The Edmonton Sun
Monday, November 1, 1999
BURNT CHURCH, N.B. Fishermen from two East Coast aboriginal bands spent the weekend removing lobster traps from Maritime waters as their first commercial fishery prepared to close today.
"They've been going out all weekend," Alex Dedam, spokesman for New Brunswick's Burnt Church reserve, said of his band's lobstermen.
"(The chief) was advising pretty much everybody to pull out their traps as of (Sunday)."
About 10 Burnt Church fishermen had just under 200 traps in the water on Friday, Dedam said.
Between 25 and 50 traps were removed Saturday, but Dedam said rough weather made it difficult for people to collect the rest Sunday. He said some chose to abandon the traps.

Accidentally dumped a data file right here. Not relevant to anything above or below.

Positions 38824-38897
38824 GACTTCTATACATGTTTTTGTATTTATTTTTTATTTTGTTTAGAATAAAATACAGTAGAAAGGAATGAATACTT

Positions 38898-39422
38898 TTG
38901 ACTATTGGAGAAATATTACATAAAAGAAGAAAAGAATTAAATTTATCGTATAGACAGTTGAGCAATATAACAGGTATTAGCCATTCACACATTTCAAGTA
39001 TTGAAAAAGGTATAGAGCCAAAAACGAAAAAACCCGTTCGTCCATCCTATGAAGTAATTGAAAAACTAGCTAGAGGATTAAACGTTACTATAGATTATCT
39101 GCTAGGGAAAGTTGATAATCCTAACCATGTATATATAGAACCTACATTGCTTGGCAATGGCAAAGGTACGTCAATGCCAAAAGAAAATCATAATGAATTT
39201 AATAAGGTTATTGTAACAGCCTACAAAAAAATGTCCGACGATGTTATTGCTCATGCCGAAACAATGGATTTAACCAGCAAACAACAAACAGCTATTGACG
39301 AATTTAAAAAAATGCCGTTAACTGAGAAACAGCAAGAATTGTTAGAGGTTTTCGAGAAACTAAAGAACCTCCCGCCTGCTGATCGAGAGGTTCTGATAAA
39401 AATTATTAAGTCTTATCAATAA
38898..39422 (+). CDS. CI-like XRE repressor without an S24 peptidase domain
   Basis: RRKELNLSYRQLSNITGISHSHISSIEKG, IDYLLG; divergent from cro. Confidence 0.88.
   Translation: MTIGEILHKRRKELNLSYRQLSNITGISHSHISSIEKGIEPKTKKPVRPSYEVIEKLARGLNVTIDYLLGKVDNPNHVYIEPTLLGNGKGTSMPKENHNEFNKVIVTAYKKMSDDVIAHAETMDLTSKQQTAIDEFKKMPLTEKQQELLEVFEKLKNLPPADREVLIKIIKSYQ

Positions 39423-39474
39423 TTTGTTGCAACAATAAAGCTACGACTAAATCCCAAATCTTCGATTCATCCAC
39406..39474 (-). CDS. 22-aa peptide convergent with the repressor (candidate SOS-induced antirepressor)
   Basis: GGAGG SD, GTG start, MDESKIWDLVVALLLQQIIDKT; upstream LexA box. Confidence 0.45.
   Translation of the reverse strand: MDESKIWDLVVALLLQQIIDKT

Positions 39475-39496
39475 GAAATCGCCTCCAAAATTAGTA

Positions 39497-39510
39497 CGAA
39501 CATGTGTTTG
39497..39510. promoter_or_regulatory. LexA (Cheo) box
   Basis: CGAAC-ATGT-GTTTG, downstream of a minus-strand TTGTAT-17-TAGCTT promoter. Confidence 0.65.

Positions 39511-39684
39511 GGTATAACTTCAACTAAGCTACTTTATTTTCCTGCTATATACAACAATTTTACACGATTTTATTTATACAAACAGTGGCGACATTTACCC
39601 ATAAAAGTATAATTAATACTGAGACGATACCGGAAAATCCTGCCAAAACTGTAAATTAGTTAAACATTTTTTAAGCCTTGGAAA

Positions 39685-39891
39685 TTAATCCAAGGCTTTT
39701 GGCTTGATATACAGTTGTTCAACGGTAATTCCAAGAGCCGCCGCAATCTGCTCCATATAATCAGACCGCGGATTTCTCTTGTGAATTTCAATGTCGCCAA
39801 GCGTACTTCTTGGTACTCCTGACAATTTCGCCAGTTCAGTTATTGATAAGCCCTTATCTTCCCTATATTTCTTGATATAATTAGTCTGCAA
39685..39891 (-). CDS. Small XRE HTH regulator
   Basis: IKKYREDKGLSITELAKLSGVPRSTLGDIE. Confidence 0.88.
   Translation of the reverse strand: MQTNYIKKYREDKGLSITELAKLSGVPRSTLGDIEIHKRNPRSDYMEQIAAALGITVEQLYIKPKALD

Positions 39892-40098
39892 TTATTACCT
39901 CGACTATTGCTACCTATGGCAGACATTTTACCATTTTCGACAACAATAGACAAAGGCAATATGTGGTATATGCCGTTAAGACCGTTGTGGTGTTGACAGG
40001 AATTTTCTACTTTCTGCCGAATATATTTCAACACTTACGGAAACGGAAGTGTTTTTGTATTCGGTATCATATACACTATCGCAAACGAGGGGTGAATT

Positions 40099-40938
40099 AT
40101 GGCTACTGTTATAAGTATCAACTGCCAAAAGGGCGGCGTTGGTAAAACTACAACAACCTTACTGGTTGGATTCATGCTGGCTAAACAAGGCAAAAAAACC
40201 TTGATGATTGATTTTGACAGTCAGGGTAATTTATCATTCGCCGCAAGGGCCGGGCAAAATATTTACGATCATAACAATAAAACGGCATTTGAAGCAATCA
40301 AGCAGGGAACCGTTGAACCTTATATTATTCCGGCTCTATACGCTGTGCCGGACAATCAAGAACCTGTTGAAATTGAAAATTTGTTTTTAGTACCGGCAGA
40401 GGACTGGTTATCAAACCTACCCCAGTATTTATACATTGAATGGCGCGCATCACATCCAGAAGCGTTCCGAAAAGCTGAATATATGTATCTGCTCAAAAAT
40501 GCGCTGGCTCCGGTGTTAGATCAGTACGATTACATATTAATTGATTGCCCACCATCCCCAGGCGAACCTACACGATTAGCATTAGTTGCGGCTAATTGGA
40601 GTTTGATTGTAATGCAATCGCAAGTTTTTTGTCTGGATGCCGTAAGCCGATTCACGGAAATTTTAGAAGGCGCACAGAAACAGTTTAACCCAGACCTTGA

"They were saying their traps were too old, there was no point in going out and getting them," said Dedam, adding he didn't know of anyone who has decided to defy the ban.
"There was no indication that anybody intends to keep fishing."
Meanwhile, fishermen in Nova Scotia's Indian Brook reserve also collected their traps.
"They've been taking them out all weekend," said Paul Julian, who works at the band office. "That's it until next year."
Federal Fisheries Minister Herb Dhaliwal said earlier this month that a limited lobster fishery would be allowed for the Indian Brook and Burnt Church reserves until the end of October.
The announcement came under increasing pressure from commercial fishermen to cap native lobster hauls, particularly those of the two most active fishing communities.
Burnt Church fishermen were limited to 600 traps while fishermen from Indian Brook were limited to 800. The guidelines, which also limited catch sizes and the type of fishing gear, were to be enforced by federal Fisheries Department officials.